On this week's show, we have an important conversation with author and photographer Stephanie Thomas, who answered the call she felt to reach out to women begging on the corners of her home community. Stephanie shares resources and suggestions for being of support to the homeless and those in need.
Stephanie Thomas is a writer and photographer. She felt called to reach out to women who were begging on the street corners of her town in 2010. She is writing a book about her experience and she is the editor of, The Greensboro Voice, a street paper addressing issues of homelessness and poverty. She also leads a ministry at her church of women who go out onto the streets to reach out and minister to the women who are begging there.
Stephanie lives in Greensboro, NC, with her husband Steve and together they have two grown sons.
Pushed to the Corner
Shared by Stephanie Thomas
You leave your house and head out to accomplish the day’s tasks. When you approach the traffic light you see a woman begging on the corner with a cardboard sign. You are concerned about her wellbeing, you might even wonder how you can help, but at the same time you question her legitimacy.
I was in this position too many times as more and more women came out to beg on the street corners of my city. After I saw a teenage girl begging on a corner not far from my house, I was compelled to do something. I stepped out onto the street corners with them to get their stories, look for solutions and be a voice for them by writing a book. Even though I felt called to go, I didn’t think I was qualified for the task ahead. I went anyway.
The first woman I interviewed on the street corner was Pam. I was nervous when I got out of my van to speak to her. To my surprise, she was happy to talk to me. She told me that she and her boyfriend lived in the woods in a nearby park. She shared with me her difficulties in trying to get help and she told me about her faith. Up until that moment, I didn’t think people who were begging on the street had faith in God.
Over the next year, I would interview 18 women. I was able to become a trusted friend to several groups of women who beg as well as the people and loved ones surrounding them. Those relationships allowed me to get a closeup view into their daily lives. My interactions with them and the connections I made had a lasting effect on both the women and myself.Enjoy this week's @LisaHendey and Friends podcast and meet Stephanie Thomas, a writer and photographer who felt called to reach out to women in need who were asking for help on the corners of her hometown. Click To Tweet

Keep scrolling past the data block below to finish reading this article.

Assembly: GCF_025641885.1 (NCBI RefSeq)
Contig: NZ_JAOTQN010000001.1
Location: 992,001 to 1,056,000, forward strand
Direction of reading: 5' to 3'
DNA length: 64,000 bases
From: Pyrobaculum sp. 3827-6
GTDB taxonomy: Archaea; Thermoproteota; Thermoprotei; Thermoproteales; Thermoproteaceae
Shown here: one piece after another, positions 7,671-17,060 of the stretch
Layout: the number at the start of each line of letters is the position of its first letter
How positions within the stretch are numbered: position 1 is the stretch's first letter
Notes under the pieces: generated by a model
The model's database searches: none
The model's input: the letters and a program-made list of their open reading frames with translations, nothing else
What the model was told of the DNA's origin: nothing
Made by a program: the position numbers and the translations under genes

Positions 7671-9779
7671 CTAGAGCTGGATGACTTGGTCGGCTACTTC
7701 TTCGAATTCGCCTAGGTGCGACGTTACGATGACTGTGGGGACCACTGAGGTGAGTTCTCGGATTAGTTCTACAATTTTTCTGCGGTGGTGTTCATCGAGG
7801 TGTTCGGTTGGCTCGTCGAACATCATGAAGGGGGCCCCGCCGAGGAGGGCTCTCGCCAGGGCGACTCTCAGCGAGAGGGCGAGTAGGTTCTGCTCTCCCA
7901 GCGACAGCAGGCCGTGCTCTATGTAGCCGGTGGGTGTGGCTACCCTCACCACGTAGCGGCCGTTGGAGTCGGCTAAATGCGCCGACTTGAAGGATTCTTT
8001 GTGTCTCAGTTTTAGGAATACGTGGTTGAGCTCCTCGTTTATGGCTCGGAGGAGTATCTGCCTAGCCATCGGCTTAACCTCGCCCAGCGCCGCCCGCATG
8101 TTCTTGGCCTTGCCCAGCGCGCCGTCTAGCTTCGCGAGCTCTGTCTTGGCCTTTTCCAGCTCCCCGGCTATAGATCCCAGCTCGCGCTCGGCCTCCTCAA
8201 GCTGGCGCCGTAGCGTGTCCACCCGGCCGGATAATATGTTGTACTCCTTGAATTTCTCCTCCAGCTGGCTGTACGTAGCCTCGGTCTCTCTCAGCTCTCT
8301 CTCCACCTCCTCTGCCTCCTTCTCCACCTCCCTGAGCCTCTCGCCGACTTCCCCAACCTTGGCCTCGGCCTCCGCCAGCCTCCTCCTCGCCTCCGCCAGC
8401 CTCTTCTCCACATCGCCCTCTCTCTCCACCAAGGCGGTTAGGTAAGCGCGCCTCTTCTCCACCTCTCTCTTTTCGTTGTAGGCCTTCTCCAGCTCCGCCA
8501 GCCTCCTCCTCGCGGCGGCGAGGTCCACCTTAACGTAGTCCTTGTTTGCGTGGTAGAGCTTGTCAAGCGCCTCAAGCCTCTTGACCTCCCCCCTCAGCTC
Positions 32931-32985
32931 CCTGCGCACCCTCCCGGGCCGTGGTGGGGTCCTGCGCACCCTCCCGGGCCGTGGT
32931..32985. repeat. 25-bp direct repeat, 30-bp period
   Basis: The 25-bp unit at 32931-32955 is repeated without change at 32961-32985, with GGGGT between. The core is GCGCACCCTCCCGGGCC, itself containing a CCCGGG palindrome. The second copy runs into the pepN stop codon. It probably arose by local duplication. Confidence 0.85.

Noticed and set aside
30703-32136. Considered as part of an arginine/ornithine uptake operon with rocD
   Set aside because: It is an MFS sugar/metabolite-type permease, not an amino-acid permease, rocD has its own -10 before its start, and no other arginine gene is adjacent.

The women I met ranged in age from teenagers to grandmothers. Angie was the teenager who first inspired me to take act. The next two women I met were Pam and Karon. Soon after I met 27-year-old Jessie who was 4 months pregnant at the time. Jessie and her husband also had custody of their 19-month-old son Dillion. Jessie begged, or flew a sign as they call it, with her best friend Anna who was a 53-year-old grandmother. Jessie and Anna begged on a corner in front of Walmart referred to as The Hill by those who begged there. When I met Anna she had been begging for just a year. Jessie on the other hand been begging on that same corner in front of Walmart for 7 years.
Some of the other women I met included Amy Sunshine, a rape victim, Susan who begged from a wheelchair, having lost an arm and a leg in a car accident when she was younger, Mary Jo a writer who slept in a shed in someone’s backyard, Angel and her boyfriend John who were drug addicts, and Beth, an artist who I’d known before she became homeless.
It wasn’t an easy book to write. The streets can be dangerous and there were times when I found myself in jeopardy. Also, I became emotionally attached to some of the women I met and to their children which put a strain on me.
In the end, I came away with a better understanding of the women, the issues surrounding begging, homelessness, and poverty, and a deeper understanding of myself and what’s truly important in life.
For many years after I finished interviewing for the book, I continued to go out onto the street corners alone, but then in 2016 others joined me. Today we have a team of fourteen. Five women go out onto the street corners to minister and pray, eight pray for us while we’re out, and one kind woman makes blankets for us to hand out. I am also the editor for, The Greensboro Voice, a not for profit newspaper which addresses issues of homelessness and poverty.
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